Daily 6-hour closure period

A 6-hour closure period applies to all liquor licences, including those with extended trading hours. It usually starts at 4.00am and ends at 10.00am each day.

You can apply to change the 6-hour closure period:

  • temporarily
  • permanently
  • to different times on different days of the week.

In your application, you need to provide detail on:

  • the current and proposed hours of closure, and why the closing period should be changed
  • the demonstrated or likely needs of patrons
  • the interests of the local community
  • the opinion of local police on the proposal, if any
  • ways you will minimise harm associated with misuse and abuse of alcohol - including harm arising from violence and other anti-social behaviour
  • ways you will promote, sell and supply alcohol safely and responsibly
  • ways the proposal will not detract from the amenity of community life.

Resources

You can tailor your licence to meet your needs by applying for authorisations and exemptions - fees may apply. 
Flexible licensing optionsRelevant form
Allows winemakers, brewers and distillers to apply for a drink-on premises authorisation to sell alcohol for consumption on the premises in various settings (e.g. in a restaurant or accommodation venue or at a function)Drink on-premises authorisation (PDF 510.3 KB)
Allows trading outside standard trading hoursExtended trade authorisation (PDF 442.0 KB)
Allows extended trading for a special occasion on a specified dateExtended trade authorisation - special occasion (PDF 393.9 KB)
Allows another person to supervise and manage the licensed business for more than 6 weeks

Exception from requirement that licensee not be absent > 6 weeks (PDF 330.3 KB)

Allows eligible small-scale producers of beer, cider, and spirits in Sydney's Inner West LGA to sell their products to the public for on-premises consumption, subject to special conditions. This is a 12 month trial. Trial of a special licensing option for micro-breweries & small distilleries Fact Sheet (PDF 180.6 KB)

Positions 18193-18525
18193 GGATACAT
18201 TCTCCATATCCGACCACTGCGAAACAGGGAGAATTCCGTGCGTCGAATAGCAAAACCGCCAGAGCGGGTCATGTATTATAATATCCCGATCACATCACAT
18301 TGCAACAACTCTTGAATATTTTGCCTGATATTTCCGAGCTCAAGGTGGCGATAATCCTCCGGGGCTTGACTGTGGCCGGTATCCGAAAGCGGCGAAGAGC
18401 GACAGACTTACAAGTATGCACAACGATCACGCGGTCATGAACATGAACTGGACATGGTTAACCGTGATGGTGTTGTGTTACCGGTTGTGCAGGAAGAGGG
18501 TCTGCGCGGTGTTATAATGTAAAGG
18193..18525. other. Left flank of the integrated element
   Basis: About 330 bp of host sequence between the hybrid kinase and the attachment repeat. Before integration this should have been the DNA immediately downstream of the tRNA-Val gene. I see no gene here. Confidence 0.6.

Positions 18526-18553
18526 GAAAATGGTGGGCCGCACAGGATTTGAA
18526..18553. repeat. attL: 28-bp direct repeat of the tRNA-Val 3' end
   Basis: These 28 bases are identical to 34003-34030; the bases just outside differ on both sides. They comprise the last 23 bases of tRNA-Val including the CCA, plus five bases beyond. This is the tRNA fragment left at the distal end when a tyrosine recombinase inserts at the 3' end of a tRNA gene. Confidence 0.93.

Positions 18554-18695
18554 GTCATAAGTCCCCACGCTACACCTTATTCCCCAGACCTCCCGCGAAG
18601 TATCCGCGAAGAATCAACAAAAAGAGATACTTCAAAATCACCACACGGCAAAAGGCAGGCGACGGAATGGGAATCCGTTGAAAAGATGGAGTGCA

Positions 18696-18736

Learn more: Microbreweries

Wine

The licensee’s product is wine that is uniquely the licensee’s, or a related corporation of the licensee’s, own product. 

It contains at least the following percentage of wine:

  • 50% of wine: produced by or under the direction of the licensee, or a related corporation of the licensee, on the wine producer’s licensed premises or a vineyard related to the licensed premises

  • 85% of wine: produced on the licensee’s behalf, or under the direction of the licensee or a related corporation of the licensee, from fruit grown on the wine producer’s licensed premises or a vineyard related to the licensed premises.

A vineyard is deemed to be related to the licensed premises if:

  • it is operated by the licensee, or a related corporation of the licensee
  • is within 500 metres of the licensed premises.

Cider, perry, or mead

The licensee’s product is liquor that is uniquely the licensee’s, or a related corporation of the licensee’s, own product.

This has been produced:

  • by or under the direction of the licensee, or a related corporation of the licensee, on the licensed premises
  • on the licensee’s behalf from fruit grown or honey produced by the licensee.

Multiple premises

A wine producer can apply to sell their licensee’s product at more than one premises without the need to hold multiple licences, as long as the premises:

  • are located in the same wine region - as defined in the Australian Wine and Brandy Corporation Act 1980
  • are within 20kms of each other, if they are not in a wine region

Multiple premises can include an additional winery or retail premises like a cellar door where the licensee’s product is sold to the public.